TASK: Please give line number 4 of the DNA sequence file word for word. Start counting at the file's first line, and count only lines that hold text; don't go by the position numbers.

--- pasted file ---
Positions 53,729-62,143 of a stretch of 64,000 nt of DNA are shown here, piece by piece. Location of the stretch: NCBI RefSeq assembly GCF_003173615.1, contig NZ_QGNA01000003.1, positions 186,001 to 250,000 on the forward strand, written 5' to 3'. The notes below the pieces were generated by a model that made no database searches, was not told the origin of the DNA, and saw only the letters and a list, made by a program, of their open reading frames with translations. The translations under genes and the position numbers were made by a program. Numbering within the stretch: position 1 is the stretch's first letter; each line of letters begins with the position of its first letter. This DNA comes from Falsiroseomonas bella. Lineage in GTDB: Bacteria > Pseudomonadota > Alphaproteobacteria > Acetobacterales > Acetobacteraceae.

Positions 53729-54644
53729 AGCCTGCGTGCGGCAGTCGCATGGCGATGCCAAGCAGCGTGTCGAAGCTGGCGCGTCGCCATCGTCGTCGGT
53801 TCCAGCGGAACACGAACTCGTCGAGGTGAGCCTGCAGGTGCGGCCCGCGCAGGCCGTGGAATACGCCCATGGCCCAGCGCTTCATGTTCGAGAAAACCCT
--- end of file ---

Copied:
53801 TCCAGCGGAACACGAACTCGTCGAGGTGAGCCTGCAGGTGCGGCCCGCGCAGGCCGTGGAATACGCCCATGGCCCAGCGCTTCATGTTCGAGAAAACCCT